The First Circuit acknowledged that as-applied challenges may also arise that "focus on facts other than the economic facts of the particular case. These facts could include the age of the minor, the relationship between the defendant and the minor, the nature of the allegedly sexually explicit conduct, and the nature of the visual depiction of that conduct." See id. The district court accepted this rationale, explaining that, when the conduct involved nude pictures of a mother and daughter or an almost eighteen-year-old victim who consented to the activity, the statute might become unconstitutional as applied. See Order Denying Motion to Dismiss at 15. See also United States v. McCoy, 323 F.3d at 1132; United States v. Corp., 236 F.3d at 332. We need not decide whether the particular facts of a case could ever give rise to an as-applied challenge. Rather, we need only determine whether this rationale supports an as-applied challenge to this case's facts. Here, Croxford intentionally exploited two young children while he had custody over them. He had the means, as an Internet provider, to distribute the pictures. He also had thousands of images of child pornography on his computer. Thus, the child pornography statute is a proper exercise of Congress' Commerce Clause authority, and the district court did not unconstitutionally apply it to Croxford's conduct.
III. THE DISTRICT COURT'S SENTENCE DID NOT VIOLATE BOOKER.
In Blakely, the Supreme Court held that the Sixth Amendment, in a state prosecution, "requires that the maximum permissible sentence in a particular case must be determined solely by reference to 'facts reflected in the jury verdict or admitted by the defendant.'" United States v. Wilson, 416 F.3d 1164, 1171 (10th Cir. 2005)(quoting Blakely v. Washington, 542 U.S. at 302). In Booker, the Court extended the Blakely reasoning to the Federal Sentencing Guidelines, "holding that the Sixth Amendment requires that 'any fact (other than a prior conviction) . . . necessary to support a sentence exceeding the maximum authorized by the facts established by a plea of guilty or a jury verdict must be admitted by the defendant or proved to a jury beyond a reasonable doubt.'" Id. (quoting United States v. Dazey, 403 F.3d 1147, 1174 (10th Cir. 2005)). "[T]he Court [in Booker] severed the provision of the Sentencing Reform Act making application of the Guidelines mandatory." United States v. Wilson, 416 F.3d at 1171 (citation omitted).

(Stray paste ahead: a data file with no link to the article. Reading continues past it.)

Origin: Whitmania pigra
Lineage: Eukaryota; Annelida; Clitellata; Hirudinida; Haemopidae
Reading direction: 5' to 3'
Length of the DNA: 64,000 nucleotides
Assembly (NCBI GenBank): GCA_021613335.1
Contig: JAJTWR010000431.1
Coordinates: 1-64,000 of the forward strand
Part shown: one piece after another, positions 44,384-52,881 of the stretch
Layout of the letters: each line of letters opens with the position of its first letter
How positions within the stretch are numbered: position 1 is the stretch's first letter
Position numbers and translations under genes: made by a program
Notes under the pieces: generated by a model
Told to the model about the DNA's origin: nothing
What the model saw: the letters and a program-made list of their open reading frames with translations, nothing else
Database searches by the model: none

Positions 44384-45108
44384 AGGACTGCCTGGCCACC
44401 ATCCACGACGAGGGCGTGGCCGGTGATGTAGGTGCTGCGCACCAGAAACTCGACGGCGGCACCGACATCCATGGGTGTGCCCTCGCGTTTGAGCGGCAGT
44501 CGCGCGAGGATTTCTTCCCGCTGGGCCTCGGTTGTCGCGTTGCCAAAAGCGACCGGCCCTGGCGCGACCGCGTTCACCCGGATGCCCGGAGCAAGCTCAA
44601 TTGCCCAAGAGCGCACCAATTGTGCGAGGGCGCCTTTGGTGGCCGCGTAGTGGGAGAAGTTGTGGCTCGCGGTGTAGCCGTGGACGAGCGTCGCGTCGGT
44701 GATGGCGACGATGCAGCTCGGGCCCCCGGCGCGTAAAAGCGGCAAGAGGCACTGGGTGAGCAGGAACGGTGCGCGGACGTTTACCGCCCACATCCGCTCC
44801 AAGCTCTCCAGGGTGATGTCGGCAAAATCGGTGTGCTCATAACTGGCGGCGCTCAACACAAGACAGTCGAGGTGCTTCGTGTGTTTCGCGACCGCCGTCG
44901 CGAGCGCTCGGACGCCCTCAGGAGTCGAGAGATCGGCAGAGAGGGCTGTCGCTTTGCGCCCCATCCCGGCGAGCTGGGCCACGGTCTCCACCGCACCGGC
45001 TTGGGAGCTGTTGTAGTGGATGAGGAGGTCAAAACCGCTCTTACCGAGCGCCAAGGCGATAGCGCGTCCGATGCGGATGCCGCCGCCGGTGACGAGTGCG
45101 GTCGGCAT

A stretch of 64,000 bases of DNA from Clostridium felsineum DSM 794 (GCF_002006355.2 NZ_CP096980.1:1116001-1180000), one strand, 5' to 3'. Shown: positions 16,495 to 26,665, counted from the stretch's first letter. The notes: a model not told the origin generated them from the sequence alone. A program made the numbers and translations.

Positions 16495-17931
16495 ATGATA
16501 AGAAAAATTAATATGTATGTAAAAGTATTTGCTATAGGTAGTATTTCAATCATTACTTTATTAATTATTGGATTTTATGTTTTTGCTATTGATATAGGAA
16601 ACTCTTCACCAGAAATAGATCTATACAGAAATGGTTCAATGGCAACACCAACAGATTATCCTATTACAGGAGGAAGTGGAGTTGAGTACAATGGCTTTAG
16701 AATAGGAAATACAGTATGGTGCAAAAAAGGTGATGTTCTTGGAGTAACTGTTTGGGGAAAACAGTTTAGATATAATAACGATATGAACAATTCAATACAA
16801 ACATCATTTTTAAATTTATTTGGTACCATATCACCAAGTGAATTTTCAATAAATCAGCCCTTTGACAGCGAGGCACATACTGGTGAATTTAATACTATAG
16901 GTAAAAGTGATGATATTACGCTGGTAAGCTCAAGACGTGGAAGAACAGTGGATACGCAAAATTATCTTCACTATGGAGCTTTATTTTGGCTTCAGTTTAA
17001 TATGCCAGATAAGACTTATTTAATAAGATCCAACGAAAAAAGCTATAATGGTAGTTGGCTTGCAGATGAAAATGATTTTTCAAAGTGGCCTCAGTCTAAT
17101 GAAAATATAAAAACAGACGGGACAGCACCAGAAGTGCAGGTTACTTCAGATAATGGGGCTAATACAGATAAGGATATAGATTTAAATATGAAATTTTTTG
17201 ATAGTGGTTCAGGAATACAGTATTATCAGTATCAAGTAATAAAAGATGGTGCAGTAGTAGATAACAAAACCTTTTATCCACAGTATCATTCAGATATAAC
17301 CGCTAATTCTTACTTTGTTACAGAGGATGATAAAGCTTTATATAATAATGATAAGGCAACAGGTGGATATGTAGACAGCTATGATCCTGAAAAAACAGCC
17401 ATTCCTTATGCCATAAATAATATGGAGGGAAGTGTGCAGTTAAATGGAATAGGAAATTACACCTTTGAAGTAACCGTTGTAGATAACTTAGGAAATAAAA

In cases where sentencing occurred before Booker, we have recognized two sentencing errors: (i) constitutional Booker error occurs when the district court relies on "judge-found facts, other than those of prior convictions, to enhance a defendant's sentence mandatorily;" and (ii) non-constitutional Booker error occurs where the district court applies "the Guidelines in a mandatory fashion, even though the resulting sentence was calculated solely upon facts that were admitted by the defendant, found by the jury, or based upon the fact of a prior conviction." Id. at 1171-72 (quoting United States v. Gonzalez-Huerta, 403 F.3d 727, 731-32 (10th Cir. 2005)). The district court committed neither constitutional nor non-constitutional Booker error. The court did not enhance the sentence in a mandatory fashion, but rather applied the Guidelines in an advisory manner. The sentencing issue Croxford raises is what has become the "garden variety" assertion we are frequently seeing -- that the district court violated his constitutional right by enhancing his sentence based on judicially-found facts to which he has not pled guilty and which were not charged in the indictment. By applying our post-Booker jurisprudence, we conclude that no constitutional error occurred here. The district court anticipated the holding in Booker and did not apply the Guidelines in a mandatory fashion, but rather, only applied the Guidelines in an advisory fashion. Croxford stipulated in his plea agreement that sometime before November 2002 he took sexually explicit photographs of his adopted daughter with his digital camera, that he used a computer, and that he used materials transported in interstate commerce when creating these images.
Booker directs a court to consider the factors laid out in § 3553(a), including the now-advisory guideline ranges, when determining the sentence. See Booker, 125 S. Ct. at 757. Though the district court did not specifically refer to 18 U.S.C. § 3553(a) in determining Croxford's sentence, it considered many of the factors listed under the statute as well as the Guidelines and the district court sentenced Croxford to a sentence within the Guideline range. See United States v. Kelley, 359 F.3d 1302, 1305 (10th Cir. 2004)("[W]e have made it quite clear that the sentencing court is not required to consider individually each factor listed in § 3553(a) before issuing a sentence.")(citations omitted).